'Delayed Timing' tasked the Year 9s with constructing a pathway for a marble on a sloping board so that it took the longest possible time to get from the top to the bottom, without stopping at any point. Each team was given plenty of items to help delay the marble: wooden blocks, several sheets of cardboard, a set of ten 100g masses, and plenty of blue tack and masking tape to hold everything in place. There were also ten additional points to be won if the team managed to turn one light on and another off during the course of the marble’s run. Again there was a maximum of five adjudicated attempts for this challenge, so the teams conducted plenty of trial runs first to ensure that they had the slowest possible time. The teams all constructed very different maze-like paths for the marble to wend its way down, slowing it significantly to give themselves the best possible time. There were also some very creative ideas for how to switch the lights on and off!
The final event was 'Rainbow Babies'. Bolton School’s lab technicians had knitted a whole family of rainbow-outfitted dolls, each one with a different mass hidden inside. The pupils then had to calculate the combined mass of three dolls, using a stand, a spring, a stop-clock, and a set of 100g masses. They were also given graph paper to allow them to plot a calibration graph, with mass on one axis and either the time for oscillations or the length of the stretched spring on the other. This was one of the students’ favourite tasks, with the cute rainbow babies bobbing up and down on springs to provide amusement but the physics remaining a challenge.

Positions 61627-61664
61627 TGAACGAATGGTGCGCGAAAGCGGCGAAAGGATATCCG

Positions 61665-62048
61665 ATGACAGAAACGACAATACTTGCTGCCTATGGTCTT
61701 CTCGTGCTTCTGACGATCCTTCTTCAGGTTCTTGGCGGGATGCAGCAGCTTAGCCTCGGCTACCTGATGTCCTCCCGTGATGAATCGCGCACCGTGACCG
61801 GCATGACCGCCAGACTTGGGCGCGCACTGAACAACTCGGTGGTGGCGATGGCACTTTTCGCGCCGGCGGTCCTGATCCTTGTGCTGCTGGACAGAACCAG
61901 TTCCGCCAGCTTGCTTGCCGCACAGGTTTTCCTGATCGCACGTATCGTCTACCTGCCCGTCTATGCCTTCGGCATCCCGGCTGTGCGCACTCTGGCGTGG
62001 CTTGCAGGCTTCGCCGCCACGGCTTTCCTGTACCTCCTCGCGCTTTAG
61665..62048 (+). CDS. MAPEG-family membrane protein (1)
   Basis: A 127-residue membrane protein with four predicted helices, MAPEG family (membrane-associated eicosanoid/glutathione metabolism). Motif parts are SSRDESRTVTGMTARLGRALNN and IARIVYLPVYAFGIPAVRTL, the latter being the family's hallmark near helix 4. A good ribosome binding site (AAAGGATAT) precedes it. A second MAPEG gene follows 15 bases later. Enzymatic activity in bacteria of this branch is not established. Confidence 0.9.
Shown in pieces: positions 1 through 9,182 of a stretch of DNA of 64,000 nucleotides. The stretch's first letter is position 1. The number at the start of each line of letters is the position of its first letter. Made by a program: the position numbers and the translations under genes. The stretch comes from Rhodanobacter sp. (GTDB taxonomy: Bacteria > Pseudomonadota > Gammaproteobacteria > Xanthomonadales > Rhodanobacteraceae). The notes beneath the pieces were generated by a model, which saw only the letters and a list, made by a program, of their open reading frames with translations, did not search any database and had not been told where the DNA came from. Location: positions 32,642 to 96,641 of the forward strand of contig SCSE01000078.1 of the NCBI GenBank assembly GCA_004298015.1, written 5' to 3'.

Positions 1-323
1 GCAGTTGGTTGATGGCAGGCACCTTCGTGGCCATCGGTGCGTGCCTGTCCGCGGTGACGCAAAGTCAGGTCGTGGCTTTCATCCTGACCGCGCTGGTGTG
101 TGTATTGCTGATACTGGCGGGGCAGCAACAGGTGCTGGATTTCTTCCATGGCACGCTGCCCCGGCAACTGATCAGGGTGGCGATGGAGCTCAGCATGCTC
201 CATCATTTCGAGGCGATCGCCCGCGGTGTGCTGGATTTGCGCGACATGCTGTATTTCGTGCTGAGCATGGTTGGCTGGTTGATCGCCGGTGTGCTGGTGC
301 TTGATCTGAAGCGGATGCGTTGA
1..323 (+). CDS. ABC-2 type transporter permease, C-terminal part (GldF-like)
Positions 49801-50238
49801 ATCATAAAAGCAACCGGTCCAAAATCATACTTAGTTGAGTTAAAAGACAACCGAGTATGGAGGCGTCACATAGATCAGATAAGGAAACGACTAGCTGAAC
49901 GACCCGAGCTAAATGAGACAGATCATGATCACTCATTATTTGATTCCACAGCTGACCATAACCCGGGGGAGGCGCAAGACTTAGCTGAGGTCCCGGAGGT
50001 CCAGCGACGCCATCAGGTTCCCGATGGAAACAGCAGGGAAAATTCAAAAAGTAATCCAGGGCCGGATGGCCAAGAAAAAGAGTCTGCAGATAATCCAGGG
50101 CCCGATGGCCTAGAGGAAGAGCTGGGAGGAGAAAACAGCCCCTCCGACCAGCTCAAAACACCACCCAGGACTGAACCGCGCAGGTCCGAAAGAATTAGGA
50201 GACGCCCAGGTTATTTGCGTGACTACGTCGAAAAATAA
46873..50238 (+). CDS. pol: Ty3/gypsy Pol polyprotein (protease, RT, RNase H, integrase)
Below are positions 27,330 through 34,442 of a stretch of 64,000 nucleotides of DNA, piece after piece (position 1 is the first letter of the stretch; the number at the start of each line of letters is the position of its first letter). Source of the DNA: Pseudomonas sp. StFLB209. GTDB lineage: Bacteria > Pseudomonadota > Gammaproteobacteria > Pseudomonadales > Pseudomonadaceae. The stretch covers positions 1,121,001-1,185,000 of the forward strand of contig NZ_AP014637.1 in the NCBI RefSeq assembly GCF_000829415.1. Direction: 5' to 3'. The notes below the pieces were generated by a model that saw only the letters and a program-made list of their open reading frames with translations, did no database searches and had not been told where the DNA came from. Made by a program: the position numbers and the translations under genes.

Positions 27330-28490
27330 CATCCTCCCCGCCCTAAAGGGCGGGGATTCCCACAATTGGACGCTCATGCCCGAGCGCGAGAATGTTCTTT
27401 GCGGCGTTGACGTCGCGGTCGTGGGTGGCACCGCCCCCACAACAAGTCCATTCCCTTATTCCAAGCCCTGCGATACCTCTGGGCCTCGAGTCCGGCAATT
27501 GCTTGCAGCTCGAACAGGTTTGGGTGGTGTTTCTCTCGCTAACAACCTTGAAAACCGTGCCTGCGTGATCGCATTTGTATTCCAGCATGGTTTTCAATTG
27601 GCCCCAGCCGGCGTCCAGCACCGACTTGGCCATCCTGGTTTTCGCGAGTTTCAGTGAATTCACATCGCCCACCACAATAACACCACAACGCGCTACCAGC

Throughout the morning, the pupils were also asked to complete a quiz, which was one of the toughest parts of the day as it really tested their knowledge and ability to answer tough questions on the subject.
At the end of the day, the scores from each event were tallied up and the overall winners were announced: the Geiger team from Turton High School, who received podium positions on the Rainbow Babies, Delayed Timing and Jelly Baby Towers events. Bolton School Boys’ Division came in second place after placing strongly in the Sink or Swim challenge and Fermi Quiz, and Sharples High School were ranked third.
However, it was a very closely fought competition, with 12 separate teams achieving first, second or third place in at least one activity.
Regardless of whether they won or lost, all of the Year 9s had a great time taking part in the Physics Olympics. The six events stretched their knowledge of all aspects of physics. Each one also allowed them to have fun with physics, proved that it is an interesting and engaging subject, and hopefully encouraged them to continue to study it to GCSE and beyond.
Mr Ickringill said of the event, “It's been a great day for further stimulating interest in Physics. The pupils have been asked to think and learn but the practical tasks they have been set have been fun and have really engaged them with the subject matter, showing them how Physics is applied to real life situations. There has been a real buzz as pupils and teachers have enjoyed spending the day surrounded by fellow enthusiasts. I would like to offer my thanks to the teachers involved in making today such a success and to our own Sixth Form students who have been a great help throughout the day.”
The Physics Olympics was made possible thanks to funding from the Ogden Trust and the Institute of Physics.